The US Secretary of State Hillary Clinton and her high profile delegation’s (that includes CIA chief David Petraeus and Admiral Mike Mullen’s successor Chairman of the Joint Chiefs Gen Martin Dempsey) just-concluded foray into Islamabad was a last ditch effort to put Pak-US relations back on track. Washington wants a handle on its tattered Af-Pak strategy, which by its own estimation cannot succeed without Islamabad’s cooperation.
The US administration’s frustration with Islamabad stems from its desperation to cut and run by 2014. As part of his re-election strategy Obama wants a face saving by the end of 2012. To this end, 30,000 US troops are due to depart from Afghanistan. Obviously, he considers Pakistan as a key to this goal. This is why Hillary Clinton has stressed that Pakistan act “in days and weeks, not months and years.”
No one would have expected the complicated issues haunting US-Pakistan relations to be resolved in a single visit. Despite a better understanding of each other’s position, intractable differences remain. General Kayani and his civilian backers are simply not willing to sign on Washington’s wish list. A putsch any time soon against the Haqqani network and its cohorts holed up in North Waziristan is not on the cards.
In the weeks preceding Hillary Clinton’s visit, Pakistan has faced intense diplomatic and economic pressure from the US. Statements emanating from Washington’s military and intelligence establishment accusing the ISI of backing the Haqqani network have been buttressed by a cut-off in US military assistance to Islamabad.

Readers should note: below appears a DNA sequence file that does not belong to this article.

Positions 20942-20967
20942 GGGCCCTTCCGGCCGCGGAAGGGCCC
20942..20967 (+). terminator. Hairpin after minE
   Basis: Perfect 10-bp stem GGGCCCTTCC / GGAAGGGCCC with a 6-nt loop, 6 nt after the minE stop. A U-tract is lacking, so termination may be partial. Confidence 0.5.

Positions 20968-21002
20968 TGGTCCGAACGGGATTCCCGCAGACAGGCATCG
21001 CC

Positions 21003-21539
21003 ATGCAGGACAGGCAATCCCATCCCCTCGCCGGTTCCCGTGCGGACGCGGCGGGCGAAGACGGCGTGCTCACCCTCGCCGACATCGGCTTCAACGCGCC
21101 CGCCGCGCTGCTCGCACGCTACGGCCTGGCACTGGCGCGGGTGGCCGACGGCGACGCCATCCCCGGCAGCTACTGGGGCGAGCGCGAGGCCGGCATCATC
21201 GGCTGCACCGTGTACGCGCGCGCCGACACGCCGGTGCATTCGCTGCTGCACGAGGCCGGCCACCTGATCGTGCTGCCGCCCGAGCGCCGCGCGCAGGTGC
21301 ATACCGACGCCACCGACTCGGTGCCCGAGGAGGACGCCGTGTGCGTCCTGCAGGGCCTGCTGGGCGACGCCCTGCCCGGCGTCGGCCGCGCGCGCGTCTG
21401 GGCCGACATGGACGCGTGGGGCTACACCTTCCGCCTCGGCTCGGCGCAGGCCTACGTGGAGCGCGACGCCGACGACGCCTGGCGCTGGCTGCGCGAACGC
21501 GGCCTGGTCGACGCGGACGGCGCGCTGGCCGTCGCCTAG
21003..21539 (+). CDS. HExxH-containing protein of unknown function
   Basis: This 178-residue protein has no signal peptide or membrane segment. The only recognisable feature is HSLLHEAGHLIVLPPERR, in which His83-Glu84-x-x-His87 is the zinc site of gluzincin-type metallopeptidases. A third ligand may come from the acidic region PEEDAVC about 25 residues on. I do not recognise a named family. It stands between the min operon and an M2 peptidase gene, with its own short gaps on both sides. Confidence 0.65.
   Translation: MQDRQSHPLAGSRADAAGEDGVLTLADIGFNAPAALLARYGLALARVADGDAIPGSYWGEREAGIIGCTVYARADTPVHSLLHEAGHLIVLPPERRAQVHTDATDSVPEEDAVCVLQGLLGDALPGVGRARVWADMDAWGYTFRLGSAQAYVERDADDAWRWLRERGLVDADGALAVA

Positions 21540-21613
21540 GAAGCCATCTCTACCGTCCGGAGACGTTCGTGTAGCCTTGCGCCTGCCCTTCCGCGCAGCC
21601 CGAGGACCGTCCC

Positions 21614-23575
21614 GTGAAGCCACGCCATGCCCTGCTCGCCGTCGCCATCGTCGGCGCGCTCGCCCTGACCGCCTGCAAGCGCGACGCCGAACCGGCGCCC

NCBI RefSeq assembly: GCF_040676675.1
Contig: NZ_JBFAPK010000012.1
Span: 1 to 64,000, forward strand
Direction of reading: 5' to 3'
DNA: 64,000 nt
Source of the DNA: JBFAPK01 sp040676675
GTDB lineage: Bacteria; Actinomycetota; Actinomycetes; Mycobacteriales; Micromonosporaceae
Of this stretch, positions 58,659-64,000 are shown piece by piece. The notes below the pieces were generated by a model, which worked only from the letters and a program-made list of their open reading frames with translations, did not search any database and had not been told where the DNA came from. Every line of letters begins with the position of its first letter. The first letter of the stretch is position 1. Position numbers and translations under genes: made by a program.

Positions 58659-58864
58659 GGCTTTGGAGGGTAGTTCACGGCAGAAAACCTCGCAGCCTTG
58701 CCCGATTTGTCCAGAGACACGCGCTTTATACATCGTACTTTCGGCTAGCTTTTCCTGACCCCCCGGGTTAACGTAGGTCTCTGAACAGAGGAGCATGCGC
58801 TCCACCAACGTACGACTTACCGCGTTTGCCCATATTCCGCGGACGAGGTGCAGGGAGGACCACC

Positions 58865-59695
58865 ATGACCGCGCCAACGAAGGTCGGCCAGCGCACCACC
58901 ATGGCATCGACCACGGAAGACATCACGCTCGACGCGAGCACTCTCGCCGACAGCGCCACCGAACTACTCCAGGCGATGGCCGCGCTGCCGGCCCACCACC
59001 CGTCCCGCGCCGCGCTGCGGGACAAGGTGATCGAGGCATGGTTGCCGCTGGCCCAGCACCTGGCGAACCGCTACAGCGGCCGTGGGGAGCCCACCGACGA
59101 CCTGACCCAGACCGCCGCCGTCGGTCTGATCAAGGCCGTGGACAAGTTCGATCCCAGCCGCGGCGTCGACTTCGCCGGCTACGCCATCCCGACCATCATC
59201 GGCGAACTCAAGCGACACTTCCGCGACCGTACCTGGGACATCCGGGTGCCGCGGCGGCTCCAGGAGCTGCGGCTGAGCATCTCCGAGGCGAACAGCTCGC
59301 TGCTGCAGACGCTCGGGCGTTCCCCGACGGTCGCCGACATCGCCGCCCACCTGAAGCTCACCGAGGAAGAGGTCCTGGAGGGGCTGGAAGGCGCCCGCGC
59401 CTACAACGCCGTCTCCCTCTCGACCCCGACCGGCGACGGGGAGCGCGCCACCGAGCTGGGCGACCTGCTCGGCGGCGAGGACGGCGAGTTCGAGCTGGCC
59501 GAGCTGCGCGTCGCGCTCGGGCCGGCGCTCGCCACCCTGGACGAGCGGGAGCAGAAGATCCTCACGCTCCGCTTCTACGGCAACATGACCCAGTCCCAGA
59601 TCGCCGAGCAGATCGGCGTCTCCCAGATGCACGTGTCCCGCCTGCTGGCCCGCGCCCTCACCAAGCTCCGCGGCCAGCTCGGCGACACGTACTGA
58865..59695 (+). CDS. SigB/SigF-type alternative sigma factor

The recent assassination of Tajik leader and peace interlocutor Burhanuddin Rabbani by the Taliban has made matters worse for Pakistan. Afghan President Hamid Karzai used the accusation that the attack was planned and abetted by the ISI as an excuse to sign a far-reaching security agreement with New Delhi.
Prime Minister Yousaf Raza Gilani tried to underplay its significance by terming it as a deal between two sovereign countries. But the ominous timing of signing of the agreement has sent jitters through Pakistan’s security establishment, already wary of New Delhi’s fast increasing political and economic clout in Afghanistan.
For long, India had wanted a foothold in Afghanistan. Not only as a strategic and economic entry point into Central Asia but also to keep Pakistan busy on its western border. A military agreement between Kabul and New Delhi despite being on the cards for some time was a victim of procrastination from both sides. In the changed circumstances, with relations between Islamabad and Washington at a historic low, the Americans encouraged both Delhi and Kabul to go ahead.
Washington is not quite clear about its own goals in Afghanistan. On the one hand, it wants the Pakistani military to flush out the Taliban from its badlands. But on the other, it also wants Islamabad to facilitate a dialogue with elements of the Haqqani network.
Its aims in Afghanistan seem to vacillate between counter-insurgency and counter-terrorism. As the former US commander in Afghanistan General McChrystal recently opined, “Washington does not understand Afghanistan despite its military presence there for almost a decade now.”